Americans lose more than $92.3 billion dollars each year gambling, according to a 2007 study. You know what is a fraction of that? The entire venture capital industry. In 2012, only $26.5 billion was invested in all of venture capital. However, venture-backed companies represent 11% of our private sector workforce and $3.1 trillion in revenue.
While gambling and startup investing are very different, they share many similarities. They both double as entertainment and add a layer of excitement to your life. However, in startups, at least you have a higher return potential on your bet.
Making it easy for Americans to gamble on startups instead of at the blackjack tables can unleash a great wave of venture capital and create measurable value. People should be allowed to invest, make or lose money however they would like, as long as the investment is legal, transparent and regulated.
With that said, if your startup is going to raise money in general and especially raise money from non-accredited investors, the regulation should be very strong and also safeguard investors against fraud.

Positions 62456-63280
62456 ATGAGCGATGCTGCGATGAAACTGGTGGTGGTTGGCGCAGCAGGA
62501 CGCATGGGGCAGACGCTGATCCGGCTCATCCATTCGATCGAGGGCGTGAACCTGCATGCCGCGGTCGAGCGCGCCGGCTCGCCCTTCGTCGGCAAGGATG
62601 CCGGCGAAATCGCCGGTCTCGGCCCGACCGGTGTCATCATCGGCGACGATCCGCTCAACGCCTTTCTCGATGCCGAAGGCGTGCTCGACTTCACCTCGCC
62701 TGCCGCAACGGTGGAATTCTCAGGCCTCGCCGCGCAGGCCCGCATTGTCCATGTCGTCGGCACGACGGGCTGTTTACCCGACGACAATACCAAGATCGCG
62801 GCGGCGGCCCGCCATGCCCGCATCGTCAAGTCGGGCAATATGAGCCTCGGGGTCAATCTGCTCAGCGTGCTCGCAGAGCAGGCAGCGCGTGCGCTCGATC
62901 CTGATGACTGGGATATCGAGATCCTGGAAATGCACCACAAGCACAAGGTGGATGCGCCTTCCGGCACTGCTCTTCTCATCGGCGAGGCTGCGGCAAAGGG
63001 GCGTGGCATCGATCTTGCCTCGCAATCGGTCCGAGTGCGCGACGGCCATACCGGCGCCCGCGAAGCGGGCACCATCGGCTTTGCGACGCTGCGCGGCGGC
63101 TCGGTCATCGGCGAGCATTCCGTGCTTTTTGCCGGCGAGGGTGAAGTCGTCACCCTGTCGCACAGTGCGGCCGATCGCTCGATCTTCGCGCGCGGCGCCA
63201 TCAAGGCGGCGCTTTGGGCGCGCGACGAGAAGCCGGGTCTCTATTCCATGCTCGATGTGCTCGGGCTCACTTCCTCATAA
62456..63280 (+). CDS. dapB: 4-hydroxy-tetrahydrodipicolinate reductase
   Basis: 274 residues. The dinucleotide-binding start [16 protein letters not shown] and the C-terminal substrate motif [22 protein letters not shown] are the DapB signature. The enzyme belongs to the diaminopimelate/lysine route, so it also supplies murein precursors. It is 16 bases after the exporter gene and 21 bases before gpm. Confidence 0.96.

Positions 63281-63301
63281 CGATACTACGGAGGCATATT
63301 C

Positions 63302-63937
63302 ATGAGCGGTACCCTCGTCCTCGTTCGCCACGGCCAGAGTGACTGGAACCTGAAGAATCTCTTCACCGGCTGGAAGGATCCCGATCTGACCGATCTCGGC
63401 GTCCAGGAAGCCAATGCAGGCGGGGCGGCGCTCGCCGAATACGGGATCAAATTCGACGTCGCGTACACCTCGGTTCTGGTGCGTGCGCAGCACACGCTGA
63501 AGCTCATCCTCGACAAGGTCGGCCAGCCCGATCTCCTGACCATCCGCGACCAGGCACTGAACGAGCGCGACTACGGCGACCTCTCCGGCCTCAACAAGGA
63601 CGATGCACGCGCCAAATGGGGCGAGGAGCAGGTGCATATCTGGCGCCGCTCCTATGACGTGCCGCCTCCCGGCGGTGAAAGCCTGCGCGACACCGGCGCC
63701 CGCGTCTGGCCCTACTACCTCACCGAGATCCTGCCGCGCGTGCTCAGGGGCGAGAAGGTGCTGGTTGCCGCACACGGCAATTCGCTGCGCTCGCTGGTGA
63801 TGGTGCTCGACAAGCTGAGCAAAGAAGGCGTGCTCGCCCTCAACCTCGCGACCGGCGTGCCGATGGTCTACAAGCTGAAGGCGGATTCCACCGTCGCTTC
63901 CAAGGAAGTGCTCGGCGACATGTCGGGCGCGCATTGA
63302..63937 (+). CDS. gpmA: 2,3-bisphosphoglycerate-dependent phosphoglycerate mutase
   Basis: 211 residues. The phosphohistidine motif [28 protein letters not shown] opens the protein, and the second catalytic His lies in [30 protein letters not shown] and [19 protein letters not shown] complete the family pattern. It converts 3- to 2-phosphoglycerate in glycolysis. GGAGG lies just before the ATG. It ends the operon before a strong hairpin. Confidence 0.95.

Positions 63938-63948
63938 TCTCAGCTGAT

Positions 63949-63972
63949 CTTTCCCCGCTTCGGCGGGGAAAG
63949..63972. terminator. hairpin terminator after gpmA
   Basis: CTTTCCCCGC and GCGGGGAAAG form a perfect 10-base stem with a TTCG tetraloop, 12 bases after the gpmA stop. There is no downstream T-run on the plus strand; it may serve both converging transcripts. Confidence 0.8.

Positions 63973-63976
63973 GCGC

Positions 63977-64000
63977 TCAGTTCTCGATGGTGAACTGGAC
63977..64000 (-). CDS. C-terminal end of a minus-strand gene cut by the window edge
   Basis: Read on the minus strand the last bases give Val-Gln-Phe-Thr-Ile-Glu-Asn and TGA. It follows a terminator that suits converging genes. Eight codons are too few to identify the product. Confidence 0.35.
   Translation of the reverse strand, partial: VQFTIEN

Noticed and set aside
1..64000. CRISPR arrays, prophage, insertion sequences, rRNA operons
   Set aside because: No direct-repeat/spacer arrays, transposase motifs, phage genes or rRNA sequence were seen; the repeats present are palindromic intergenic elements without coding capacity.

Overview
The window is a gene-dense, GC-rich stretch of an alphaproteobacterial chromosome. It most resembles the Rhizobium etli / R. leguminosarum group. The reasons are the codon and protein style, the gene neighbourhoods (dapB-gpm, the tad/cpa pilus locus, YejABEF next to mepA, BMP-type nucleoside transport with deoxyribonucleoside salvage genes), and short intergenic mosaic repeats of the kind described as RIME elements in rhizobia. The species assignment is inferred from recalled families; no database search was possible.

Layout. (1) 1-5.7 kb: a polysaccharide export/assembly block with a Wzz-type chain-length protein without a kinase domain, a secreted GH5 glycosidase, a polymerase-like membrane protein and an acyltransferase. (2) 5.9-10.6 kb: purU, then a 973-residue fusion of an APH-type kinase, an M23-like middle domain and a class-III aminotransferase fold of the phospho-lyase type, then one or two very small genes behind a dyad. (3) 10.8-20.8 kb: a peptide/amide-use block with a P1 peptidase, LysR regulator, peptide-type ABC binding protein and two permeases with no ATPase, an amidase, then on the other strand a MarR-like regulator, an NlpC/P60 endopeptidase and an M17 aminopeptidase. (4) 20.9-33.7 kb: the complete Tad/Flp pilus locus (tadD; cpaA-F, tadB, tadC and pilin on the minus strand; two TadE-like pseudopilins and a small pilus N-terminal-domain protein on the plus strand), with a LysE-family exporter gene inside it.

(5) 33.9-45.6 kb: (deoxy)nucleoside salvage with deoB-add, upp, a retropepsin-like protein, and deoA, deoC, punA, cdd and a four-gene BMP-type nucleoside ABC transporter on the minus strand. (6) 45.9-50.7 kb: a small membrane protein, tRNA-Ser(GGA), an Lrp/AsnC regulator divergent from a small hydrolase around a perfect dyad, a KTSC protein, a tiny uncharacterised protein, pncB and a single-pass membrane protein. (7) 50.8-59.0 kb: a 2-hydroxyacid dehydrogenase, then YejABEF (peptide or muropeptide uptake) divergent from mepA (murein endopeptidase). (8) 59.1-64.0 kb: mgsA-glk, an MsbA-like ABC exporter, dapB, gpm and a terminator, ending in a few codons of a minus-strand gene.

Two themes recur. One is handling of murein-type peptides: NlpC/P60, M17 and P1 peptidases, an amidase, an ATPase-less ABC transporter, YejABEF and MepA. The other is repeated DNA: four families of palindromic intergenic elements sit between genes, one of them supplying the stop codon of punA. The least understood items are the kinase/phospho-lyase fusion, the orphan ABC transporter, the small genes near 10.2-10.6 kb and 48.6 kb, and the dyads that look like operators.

So how can we accomplish this?
The SEC is proposing a number of initiatives intended to protect investors. I think they should go even further and include measures such as registration, where a startup must register with the SEC and provide quarterly updates, including all key disclosure on insider dealings, and be subject to random audits. Startups should also be required to provide non-accredited an extra level of disclosure on key metrics and documents like financial statements and board minutes.
With that said, I would recommend co-investing alongside of professional investors over replacing them. AngelList is a great example of this as they allow you to invest in syndicates alongside notable investors.
The easiest way to enable everyone to invest is through crowdfunding marketplaces. Crowdfunding can innovate on the investment models we’ve been using for generations, equalizing the playing field for companies and for investors.
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